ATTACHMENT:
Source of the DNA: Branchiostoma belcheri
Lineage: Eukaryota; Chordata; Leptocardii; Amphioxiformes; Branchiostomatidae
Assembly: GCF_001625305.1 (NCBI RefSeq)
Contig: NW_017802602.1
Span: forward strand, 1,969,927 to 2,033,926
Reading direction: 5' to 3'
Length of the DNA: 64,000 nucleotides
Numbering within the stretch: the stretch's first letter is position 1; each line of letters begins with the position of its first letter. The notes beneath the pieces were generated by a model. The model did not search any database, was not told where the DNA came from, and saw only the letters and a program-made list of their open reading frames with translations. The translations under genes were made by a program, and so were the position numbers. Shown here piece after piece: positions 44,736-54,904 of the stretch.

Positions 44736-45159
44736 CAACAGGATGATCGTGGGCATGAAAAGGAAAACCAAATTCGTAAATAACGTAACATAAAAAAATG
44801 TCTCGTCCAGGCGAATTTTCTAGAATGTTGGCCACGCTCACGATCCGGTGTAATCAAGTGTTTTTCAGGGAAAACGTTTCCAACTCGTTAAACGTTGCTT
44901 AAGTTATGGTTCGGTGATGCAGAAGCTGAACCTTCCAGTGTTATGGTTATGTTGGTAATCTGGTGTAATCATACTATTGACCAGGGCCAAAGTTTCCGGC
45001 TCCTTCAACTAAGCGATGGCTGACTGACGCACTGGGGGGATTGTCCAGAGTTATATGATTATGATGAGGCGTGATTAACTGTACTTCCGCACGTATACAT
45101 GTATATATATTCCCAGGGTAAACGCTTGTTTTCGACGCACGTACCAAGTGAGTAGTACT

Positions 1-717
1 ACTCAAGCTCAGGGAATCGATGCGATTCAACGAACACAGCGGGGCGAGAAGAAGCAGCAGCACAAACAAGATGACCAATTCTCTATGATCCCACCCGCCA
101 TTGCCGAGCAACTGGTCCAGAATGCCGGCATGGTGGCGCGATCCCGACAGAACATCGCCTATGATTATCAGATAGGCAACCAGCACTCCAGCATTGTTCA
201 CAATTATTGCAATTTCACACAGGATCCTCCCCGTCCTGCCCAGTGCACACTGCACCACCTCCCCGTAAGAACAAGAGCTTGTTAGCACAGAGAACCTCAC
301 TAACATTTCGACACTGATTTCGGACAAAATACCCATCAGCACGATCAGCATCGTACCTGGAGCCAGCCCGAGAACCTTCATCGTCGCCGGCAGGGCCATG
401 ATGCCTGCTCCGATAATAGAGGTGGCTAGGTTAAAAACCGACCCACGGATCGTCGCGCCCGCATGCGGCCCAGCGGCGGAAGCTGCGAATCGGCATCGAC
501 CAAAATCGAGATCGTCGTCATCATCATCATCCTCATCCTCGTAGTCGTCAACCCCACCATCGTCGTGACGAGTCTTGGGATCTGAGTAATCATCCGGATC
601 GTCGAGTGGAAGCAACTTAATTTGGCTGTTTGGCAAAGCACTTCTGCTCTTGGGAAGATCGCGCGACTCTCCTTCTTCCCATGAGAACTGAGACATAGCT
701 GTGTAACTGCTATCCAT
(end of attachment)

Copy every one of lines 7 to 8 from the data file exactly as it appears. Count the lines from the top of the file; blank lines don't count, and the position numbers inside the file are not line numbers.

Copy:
Length of the DNA: 64,000 nucleotides
Numbering within the stretch: the stretch's first letter is position 1; each line of letters begins with the position of its first letter. The notes beneath the pieces were generated by a model. The model did not search any database, was not told where the DNA came from, and saw only the letters and a program-made list of their open reading frames with translations. The translations under genes were made by a program, and so were the position numbers. Shown here piece after piece: positions 44,736-54,904 of the stretch.